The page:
Whiteflies are tiny insects that are known to feed on tomato plants. They lay their eggs on the plant leaves, which then hatch into larvae that feed on the plant sap. This causes the leaves to curl and turn yellow. To eliminate whiteflies, use yellow sticky traps or a natural insecticide like insecticidal soap or neem oil.

In addition to pests, diseases can also cause tomato plant leaves to curl. Besides the leaf curl virus that I mentioned before, another disease that can cause curling leaves is verticillium wilt, which is caused by soil-borne fungi. The leaves on affected plants curl and wilt due to damaged roots. To prevent the spread of diseases, it’s important to rotate your crops and avoid planting tomatoes in the same spot every year.

Environmental Factors that may cause leaves to curl

Finally, environmental factors like extreme heat or dry weather can also cause tomato plant leaves to curl. If you suspect that environmental factors are causing the curling leaves, try to water your plants more frequently and provide some shade during the hottest part of the day.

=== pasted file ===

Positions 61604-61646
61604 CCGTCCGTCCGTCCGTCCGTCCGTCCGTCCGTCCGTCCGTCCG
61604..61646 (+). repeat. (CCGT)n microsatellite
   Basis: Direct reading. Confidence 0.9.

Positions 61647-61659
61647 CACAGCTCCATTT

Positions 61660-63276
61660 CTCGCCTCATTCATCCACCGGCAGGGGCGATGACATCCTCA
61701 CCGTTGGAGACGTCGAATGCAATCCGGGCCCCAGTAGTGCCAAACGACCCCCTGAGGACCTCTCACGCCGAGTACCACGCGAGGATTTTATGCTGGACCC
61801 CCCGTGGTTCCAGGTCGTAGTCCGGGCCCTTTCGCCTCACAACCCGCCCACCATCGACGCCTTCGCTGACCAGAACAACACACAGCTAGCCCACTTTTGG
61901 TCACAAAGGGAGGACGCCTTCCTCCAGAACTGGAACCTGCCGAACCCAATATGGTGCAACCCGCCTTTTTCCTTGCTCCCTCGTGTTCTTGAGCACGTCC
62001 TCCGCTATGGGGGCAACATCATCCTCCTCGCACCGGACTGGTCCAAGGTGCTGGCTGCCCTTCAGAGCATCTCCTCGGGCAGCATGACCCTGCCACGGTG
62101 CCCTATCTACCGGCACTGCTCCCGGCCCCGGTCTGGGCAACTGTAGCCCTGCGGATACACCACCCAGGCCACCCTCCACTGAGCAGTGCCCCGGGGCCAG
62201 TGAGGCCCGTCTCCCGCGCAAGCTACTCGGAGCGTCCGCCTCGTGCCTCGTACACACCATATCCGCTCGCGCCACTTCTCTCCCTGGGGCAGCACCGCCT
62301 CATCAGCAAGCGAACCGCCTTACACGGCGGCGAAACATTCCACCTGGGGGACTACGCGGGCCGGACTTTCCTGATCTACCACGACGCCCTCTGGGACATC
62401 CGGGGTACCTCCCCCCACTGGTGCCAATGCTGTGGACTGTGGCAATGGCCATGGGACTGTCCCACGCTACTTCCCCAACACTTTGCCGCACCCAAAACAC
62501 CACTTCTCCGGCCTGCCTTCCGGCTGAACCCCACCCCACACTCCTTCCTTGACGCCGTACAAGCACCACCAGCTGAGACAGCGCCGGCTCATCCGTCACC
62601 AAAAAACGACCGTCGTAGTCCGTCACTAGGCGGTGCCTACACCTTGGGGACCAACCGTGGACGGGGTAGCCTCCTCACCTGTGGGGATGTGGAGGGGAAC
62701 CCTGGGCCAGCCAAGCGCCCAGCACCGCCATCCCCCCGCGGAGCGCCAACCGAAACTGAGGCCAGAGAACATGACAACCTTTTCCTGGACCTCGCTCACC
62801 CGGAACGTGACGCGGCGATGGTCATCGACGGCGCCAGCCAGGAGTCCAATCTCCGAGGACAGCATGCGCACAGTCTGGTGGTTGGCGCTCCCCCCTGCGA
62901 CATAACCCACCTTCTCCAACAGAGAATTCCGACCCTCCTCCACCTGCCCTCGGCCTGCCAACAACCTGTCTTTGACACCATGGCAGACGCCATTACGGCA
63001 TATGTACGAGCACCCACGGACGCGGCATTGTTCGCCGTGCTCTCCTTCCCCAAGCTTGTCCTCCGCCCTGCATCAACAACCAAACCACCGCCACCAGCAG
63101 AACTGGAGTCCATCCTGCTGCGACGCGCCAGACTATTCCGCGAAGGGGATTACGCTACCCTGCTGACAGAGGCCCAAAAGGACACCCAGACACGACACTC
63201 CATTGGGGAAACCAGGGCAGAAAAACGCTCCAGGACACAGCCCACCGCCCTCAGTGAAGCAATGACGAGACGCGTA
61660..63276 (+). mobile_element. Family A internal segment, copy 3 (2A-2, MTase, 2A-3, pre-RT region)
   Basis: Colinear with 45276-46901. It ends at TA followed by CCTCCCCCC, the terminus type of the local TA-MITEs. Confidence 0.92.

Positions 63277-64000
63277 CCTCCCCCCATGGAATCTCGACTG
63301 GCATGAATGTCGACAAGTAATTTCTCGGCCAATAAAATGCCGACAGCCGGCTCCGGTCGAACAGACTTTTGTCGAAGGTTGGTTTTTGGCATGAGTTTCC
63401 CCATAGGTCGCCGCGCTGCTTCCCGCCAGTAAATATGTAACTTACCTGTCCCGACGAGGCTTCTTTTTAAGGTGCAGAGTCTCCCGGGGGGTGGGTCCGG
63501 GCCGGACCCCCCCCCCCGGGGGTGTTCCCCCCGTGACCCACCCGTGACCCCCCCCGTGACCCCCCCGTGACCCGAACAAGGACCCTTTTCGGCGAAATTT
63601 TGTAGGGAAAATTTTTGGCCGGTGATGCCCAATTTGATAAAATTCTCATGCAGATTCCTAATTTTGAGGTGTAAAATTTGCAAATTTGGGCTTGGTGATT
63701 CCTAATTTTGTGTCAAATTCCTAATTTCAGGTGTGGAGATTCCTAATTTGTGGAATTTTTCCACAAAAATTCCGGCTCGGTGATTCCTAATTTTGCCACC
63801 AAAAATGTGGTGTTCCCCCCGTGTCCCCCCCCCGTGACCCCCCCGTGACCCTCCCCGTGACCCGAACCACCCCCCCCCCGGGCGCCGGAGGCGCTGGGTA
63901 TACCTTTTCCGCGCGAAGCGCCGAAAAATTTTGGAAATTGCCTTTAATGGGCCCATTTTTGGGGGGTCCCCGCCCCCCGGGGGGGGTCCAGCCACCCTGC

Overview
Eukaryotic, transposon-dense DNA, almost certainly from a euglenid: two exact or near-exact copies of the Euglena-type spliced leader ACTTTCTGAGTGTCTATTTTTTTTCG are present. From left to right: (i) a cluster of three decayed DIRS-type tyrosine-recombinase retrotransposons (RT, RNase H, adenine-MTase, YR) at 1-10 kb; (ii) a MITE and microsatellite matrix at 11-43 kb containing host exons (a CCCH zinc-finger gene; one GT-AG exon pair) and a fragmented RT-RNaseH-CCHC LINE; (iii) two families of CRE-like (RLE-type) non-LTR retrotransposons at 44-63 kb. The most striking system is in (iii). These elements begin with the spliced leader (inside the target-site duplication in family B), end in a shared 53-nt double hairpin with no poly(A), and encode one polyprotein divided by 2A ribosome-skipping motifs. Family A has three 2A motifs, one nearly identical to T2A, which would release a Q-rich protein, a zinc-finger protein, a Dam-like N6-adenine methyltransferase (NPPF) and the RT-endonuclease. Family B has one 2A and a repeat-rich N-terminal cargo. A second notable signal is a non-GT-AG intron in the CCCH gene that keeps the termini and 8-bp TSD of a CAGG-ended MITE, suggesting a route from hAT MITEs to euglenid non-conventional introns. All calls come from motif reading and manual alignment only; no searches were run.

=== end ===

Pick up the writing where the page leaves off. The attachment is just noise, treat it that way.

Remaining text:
Curling leaves on tomato plants can be a sign of pests, diseases, or environmental factors. By identifying the cause of the problem early on, you can take steps to remedy the situation and protect your plants. Regularly inspecting your plants for signs of pests or diseases, rotating your crops, and using natural insecticides are all measures you can take to keep your tomato plants healthy and thriving throughout the growing season. Happy gardening!

If you want to know more about growing tomatoes, check these articles here:

9 Recipes for Homemade Organic Pesticides For Tomato Plants

Birds Feeding On Your Tomatoes? Keep The Birds Away From Your Garden

Can I Grow Tomatoes With Other Vegetables In The Same Hydroponic System?

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Anat Goldberg

Hi! My name is Anat and I have lived all my life in the countryside. I grew on a farm in Northern Italy and from an early age, I took care of the animals on the farm and the family garden. Over the years I have developed a growing passion for organic cultivation and pest control.